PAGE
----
101 Tough Conversations to Have with Employees: A Manager's Guide to Addressing Performance, Conduct, and Discipline Challenges (Anglais) Broché – 1 avril 2009
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Descriptions du produit
Présentation de l'éditeur
This practical, solution-oriented book walks readers through some of the most common as well as the most serious employee problems they are likely to encounter. Covering everything from substandard performance reviews to personal hygiene to termination meetings, this handy guide helps managers treat their people with dignity, focusing not just on what to say but how to say it. This helpful book provides proven techniques managers can use to protect themselves and their organizations...and get the very best from their people.
Quatrième de couverture
Inappropriate attire, lateness, sexually offensive behavior, productivity and communication issues . . . these are just a few of the uncomfortable topics you may have to discuss with your employees. 101 Tough Conversations to Have with Employees provides you with proven guidance and realistic sample dialogues you can use to facilitate clear, direct interactions with your people, helping to sidestep potential awkwardness and meet issues head on.
This solution oriented book walks you through some of the most common—as well as the most serious—employee problems you’re ever likely to encounter. Covering everything from substandard performance reviews to personal hygiene to termination meetings, this handy guide helps you treat your people with dignity, focusing not just on what to say but also on how to say it. This helpful guide provides down to earth techniques you can use to protect yourself and your organization—and get the very best from your people.
Praise for Paul Falcone’s Previous Books:
101 Sample Write-Ups for Documenting Employee Performance Problems:
“When you feel the need to document an employee’s actions (or inactions), turn to this great tool.”— Legal Management
96 Great Interview Questions to Ask Before You Hire:
“Takes the guesswork out of the interview process.” — Benefits and Compensation Solutions
The Hiring and Firing Question and Answer Book:
“If the art and science of hiring and firing has become a puzzle, then author Paul Falcone has the answer.” — Houston Business Journal
Paul Falcone is Vice President of Employee Relations at Time Warner Cable in Los Angeles and was formerly Vice President of Human Resources at Nickelodeon. He is the author of 2600 Phrases for Effective Performance Reviews, 101 Sample Write-Ups for Documenting Employee Performance Problems, 96 Great Interview Questions to Ask Before You Hire, and The Hiring and Firing Question and Answer Book. He lives in Valencia, California.
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Commentaires client les plus utiles sur Amazon.com (beta)
The author describes what a manager should say to a newly promoted first-time supervisor. According to the author, the manager should critique the employee's attire and explain that she is now expected to dress like a professional. (Wouldn't it have been enough to explain the dress code for management personnel and skip the personal attack?) Next, the manager should criticizes the employee's choice of workplace friends and suggests she abandon her former friendships and make new "higher-level friends", although the manager claims he is not dictating who the employee's friends should be; he's just offering his kindly advice. Finally, the manager tells the employee that he needs her to be a leader, but makes sure she understands that she is not permitted to make any decisions without his prior approval. In effect, the author recommends breaking in a new first-time supervisor by using humiliation and micromanagement to preserve the corporate power structure.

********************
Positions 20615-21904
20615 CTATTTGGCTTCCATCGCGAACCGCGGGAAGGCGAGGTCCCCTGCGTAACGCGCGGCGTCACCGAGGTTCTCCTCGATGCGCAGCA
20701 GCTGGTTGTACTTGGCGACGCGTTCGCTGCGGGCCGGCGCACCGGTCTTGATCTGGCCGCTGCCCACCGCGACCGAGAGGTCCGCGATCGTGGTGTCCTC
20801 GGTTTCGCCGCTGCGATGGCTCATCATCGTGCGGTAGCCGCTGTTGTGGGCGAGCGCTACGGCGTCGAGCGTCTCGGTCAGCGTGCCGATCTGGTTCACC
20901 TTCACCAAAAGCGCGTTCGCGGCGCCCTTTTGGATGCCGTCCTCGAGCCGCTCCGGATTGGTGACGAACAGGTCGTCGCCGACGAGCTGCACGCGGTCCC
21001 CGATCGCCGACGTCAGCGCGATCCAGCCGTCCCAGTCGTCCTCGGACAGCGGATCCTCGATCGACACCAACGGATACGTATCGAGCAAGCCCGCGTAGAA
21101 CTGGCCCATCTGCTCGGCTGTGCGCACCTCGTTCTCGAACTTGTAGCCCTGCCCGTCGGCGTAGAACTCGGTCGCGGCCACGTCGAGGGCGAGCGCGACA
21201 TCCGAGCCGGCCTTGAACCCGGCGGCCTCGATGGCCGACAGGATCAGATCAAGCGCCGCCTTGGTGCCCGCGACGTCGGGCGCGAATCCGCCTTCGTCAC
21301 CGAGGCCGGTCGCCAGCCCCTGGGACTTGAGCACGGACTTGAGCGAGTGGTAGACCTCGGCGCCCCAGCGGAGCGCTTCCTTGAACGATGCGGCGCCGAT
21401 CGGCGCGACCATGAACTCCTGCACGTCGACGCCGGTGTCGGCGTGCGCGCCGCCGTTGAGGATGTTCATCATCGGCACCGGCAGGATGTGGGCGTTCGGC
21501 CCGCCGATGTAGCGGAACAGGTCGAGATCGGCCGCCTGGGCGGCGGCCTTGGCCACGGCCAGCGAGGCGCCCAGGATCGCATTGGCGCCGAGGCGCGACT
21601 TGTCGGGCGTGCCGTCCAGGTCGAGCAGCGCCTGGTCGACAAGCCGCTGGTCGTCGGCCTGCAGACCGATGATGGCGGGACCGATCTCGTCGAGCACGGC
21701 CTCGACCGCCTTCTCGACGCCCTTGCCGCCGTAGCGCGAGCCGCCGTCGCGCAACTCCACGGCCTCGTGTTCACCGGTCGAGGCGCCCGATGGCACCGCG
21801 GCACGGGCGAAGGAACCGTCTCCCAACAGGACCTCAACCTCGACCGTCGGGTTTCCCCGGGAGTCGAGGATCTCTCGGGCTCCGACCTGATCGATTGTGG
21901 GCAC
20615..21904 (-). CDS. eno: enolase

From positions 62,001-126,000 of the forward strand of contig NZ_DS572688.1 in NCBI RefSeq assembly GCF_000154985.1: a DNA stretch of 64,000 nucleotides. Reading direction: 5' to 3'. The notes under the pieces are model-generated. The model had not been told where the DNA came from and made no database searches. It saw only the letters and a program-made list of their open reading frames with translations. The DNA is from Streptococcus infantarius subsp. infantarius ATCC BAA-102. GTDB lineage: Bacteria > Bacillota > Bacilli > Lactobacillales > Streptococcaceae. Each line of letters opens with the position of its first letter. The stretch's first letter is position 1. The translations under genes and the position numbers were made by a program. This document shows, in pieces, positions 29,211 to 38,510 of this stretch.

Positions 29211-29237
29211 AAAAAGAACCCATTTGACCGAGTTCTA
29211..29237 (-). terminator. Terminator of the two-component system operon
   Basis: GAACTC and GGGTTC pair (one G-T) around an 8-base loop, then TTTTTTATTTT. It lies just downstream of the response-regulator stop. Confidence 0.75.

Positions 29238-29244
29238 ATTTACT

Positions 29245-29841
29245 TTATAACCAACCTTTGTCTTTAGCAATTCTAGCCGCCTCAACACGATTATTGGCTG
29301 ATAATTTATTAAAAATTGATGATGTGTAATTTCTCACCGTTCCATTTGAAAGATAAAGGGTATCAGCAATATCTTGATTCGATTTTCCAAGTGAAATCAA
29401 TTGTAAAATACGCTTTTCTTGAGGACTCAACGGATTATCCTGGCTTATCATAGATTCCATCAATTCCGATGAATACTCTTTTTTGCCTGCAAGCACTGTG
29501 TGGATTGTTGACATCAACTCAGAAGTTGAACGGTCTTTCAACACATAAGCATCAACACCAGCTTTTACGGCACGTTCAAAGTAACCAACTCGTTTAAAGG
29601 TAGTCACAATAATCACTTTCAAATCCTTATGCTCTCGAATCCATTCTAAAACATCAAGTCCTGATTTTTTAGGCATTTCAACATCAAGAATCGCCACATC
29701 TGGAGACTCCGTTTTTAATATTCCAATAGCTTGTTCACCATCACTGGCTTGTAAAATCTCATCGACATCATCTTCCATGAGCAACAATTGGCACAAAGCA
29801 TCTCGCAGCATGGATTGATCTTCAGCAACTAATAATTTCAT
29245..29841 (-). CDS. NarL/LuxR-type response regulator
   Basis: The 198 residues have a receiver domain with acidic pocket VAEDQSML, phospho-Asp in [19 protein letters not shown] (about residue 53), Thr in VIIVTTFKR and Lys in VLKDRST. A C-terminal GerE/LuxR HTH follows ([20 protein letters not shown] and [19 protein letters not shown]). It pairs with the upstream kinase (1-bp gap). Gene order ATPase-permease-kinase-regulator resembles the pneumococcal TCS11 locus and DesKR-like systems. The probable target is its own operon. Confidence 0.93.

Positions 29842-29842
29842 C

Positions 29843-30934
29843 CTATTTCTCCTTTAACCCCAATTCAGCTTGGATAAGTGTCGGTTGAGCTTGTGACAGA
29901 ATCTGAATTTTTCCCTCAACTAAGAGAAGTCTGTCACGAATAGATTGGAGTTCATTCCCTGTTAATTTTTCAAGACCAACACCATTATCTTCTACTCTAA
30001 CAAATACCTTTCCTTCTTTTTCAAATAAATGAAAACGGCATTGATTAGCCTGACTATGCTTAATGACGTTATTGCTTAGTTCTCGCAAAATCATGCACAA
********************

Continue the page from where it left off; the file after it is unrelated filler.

When the author addresses employee absenteeism, his solution is to lecture the employee about how allotted sick days are not to be used as extra vacation days and that the employee shouldn't use a sick day on a Monday or Friday because it gives the appearance they are taking advantage of company policy just to get long weekends. So this is what good managers do? They harass employees about using the sick time the company gives them?
When insubordination is addressed, the author gives an example of a meeting with an outburst by a team member accusing the manager of being incompetent. He suggests the manager immediately stop the meeting and then, to get the employee's reason for the outburst, set up a closed three-way meeting between the manager, an HR rep. and the employee. (This is purportedly done in the interest of fairness with the HR rep. being a mediator, but is more likely seen by the employee as an inquisition.) The employee should then be sent home and informed by a phone call from HR that they have been fired for gross insubordination. What a wasted opportunity for feedback from the team. If this is an illogical person who is prone to conflict for no apparent reason, then this would come out in a team discussion of the issues. But more than likely, there are suppressed issues in this team and it's best to bring them to the surface in front of everyone. After all, perhaps you are an incompetent manager.
This book gives advice for maintaining the corporate status quo that has already caused so much damage to our society. To further improve your management skills and your company, I'd recommend reading The Great Game of Business or Open Book Management.